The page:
Procedures

Declaration Statements in VB.NET

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Declaration Statements

The declaration statements are used to name and define procedures, variables, properties, arrays, and constants. When you declare a programming element, you can also define its data type, access level, and scope.

The programming elements you may declare include variables, constants, enumerations, classes, structures, modules, interfaces, procedures, procedure parameters, function returns, external procedure references, operators, properties, events, and delegates.

Following are the declaration statements in VB.Net:

S.N Statements and Description Example
1 Dim Statement
Declares and allocates storage space for one or more variables.
Dim number As IntegerDim quantity As Integer = 100Dim message As String = “Hello!”
2 Const Statement
Declares and defines one or more constants.
Const maximum As Long = 1000Const naturalLogBase As Object = CDec(2.7182818284)
3 Enum Statement
Declares an enumeration and defines the values of its members.
Enum CoffeeMugSize    Jumbo    ExtraLarge    Large    Medium    SmallEnd Enum
4 Class Statement
Declares the name of a class and introduces the definition of the variables, properties, events, and procedures that the class comprises.
Class BoxPublic length As DoublePublic breadth As Double   Public height As DoubleEnd Class
5 Structure Statement
Declares the name of a structure and introduces the definition of the variables, properties, events, and procedures that the structure comprises.
Structure BoxPublic length As Double           Public breadth As Double   Public height As DoubleEnd Structure
6 Module Statement
Declares the name of a module and introduces the definition of the variables, properties, events, and procedures that the module comprises.
Public Module myModuleSub Main()Dim user As String = InputBox(“What is your name?”) MsgBox(“User name is” & user)End Sub End Module
7 Interface Statement
Declares the name of an interface and introduces the definitions of the members that the interface comprises.
Public Interface MyInterface    Sub doSomething()End Interface
8 Function Statement
Declares the name, parameters, and code that define a Function procedure.
Function myFunction(ByVal n As Integer) As Double     Return 5.87 * nEnd Function
9 Sub Statement
Declares the name, parameters, and code that define a Sub procedure.
Sub mySub(ByVal s As String)    ReturnEnd Sub
10 Declare Statement
Declares a reference to a procedure implemented in an external file.
Declare Function getUserNameLib “advapi32.dll” Alias “GetUserNameA” (  ByVal lpBuffer As String,   ByRef nSize As Integer) As Integer
11 Operator Statement
Declares the operator symbol, operands, and code that define an operator procedure on a class or structure.
Public Shared Operator +(ByVal x As obj, ByVal y As obj) As obj        Dim r As New obj’ implemention code for r = x + y        Return r    End Operator
12 Property Statement
Declares the name of a property, and the property procedures used to store and retrieve the value of the property.
ReadOnly Property quote() As String     Get         Return quoteString    End Get End Property
13 Event Statement
Declares a user-defined event.
Public Event Finished()
14 Delegate Statement
Used to declare a delegate.
Delegate Function MathOperator(     ByVal x As Double,     ByVal y As Double ) As Double

 

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Components of the Database System Environment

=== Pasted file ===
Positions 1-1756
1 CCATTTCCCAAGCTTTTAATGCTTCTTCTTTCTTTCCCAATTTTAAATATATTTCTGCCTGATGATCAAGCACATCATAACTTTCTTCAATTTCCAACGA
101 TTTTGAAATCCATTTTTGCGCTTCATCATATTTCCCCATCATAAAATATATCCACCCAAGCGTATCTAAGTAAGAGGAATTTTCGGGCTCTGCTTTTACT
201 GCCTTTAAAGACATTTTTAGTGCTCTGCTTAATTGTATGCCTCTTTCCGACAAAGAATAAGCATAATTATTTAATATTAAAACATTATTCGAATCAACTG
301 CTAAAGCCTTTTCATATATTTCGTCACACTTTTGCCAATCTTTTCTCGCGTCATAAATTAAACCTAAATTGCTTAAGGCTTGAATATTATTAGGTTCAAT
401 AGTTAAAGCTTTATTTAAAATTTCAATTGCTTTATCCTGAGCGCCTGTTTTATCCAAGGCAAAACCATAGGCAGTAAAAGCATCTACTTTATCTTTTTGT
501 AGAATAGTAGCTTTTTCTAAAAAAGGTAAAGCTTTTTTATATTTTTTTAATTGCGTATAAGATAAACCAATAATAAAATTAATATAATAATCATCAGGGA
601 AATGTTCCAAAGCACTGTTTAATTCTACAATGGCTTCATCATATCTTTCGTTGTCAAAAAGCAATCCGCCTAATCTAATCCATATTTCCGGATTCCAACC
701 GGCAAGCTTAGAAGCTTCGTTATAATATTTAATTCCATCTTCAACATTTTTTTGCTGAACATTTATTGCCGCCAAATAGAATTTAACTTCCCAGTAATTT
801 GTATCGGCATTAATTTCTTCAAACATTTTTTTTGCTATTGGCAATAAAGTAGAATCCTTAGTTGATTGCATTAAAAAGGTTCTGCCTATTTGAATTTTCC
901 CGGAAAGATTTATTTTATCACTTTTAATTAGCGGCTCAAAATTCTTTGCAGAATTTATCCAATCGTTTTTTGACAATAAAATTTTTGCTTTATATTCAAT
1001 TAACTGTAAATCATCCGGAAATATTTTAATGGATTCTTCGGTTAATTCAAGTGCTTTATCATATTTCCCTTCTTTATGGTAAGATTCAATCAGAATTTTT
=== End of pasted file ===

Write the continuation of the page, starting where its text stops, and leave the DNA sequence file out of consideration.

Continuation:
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Components of the Database System Environment

There are five major components in the database system environment and their interrelationship  are –

  • Hardware
  • Software

    DBMS Application Users
    DBMS Application Users
  • Data
  • Users
  • Procedures

1. Hardware: The hardware is the actual computer system used for keeping and accessing the database.

2. Software: The software is the actual DBMS. Between the physical databases itself (i.e. the data as actually stored) and the users of the system is a layer of software, usually called the Database Management System or DBMS. All requests from users for access to the database are handled by the DBMS. One general function provided by the DBMS is thus the shielding of database users from complex hardware-level detail.

omponents of the Database System
omponents of the Database System

3. Data: It is the most important component of DBMS environment from the end users point of view. As shown in figure that data acts as a bridge between the machine components and the user components. The database contains the operational data and the meta-data, the ‘data about data’.

4. Users: There are a number of users who can access or retrieve data on demand using the applications and interfaces provided by the DBMS. Each type of user needs different software capabilities. The users of a database system can be classified in the following groups, depending on their degrees of expertise or the mode of their interactions with the DBMS. The users can be:

• Naive Users

• Online Users

• Application Programmers

• Sophisticated Users

• Data Base Administrator (DBA)

5. Procedures: Procedures refer to the instructions and rules that govern the design and use of the database. The users of the system and the staff that manage the database require documented procedures on how to use or run the system.

These may consist of instructions on how to:

• Log on to the DBMS.

• Use a particular DBMS facility or application program.

• Start and stop the DBMS.

• Make backup copies of the database.

• Handle hardware or software failures.

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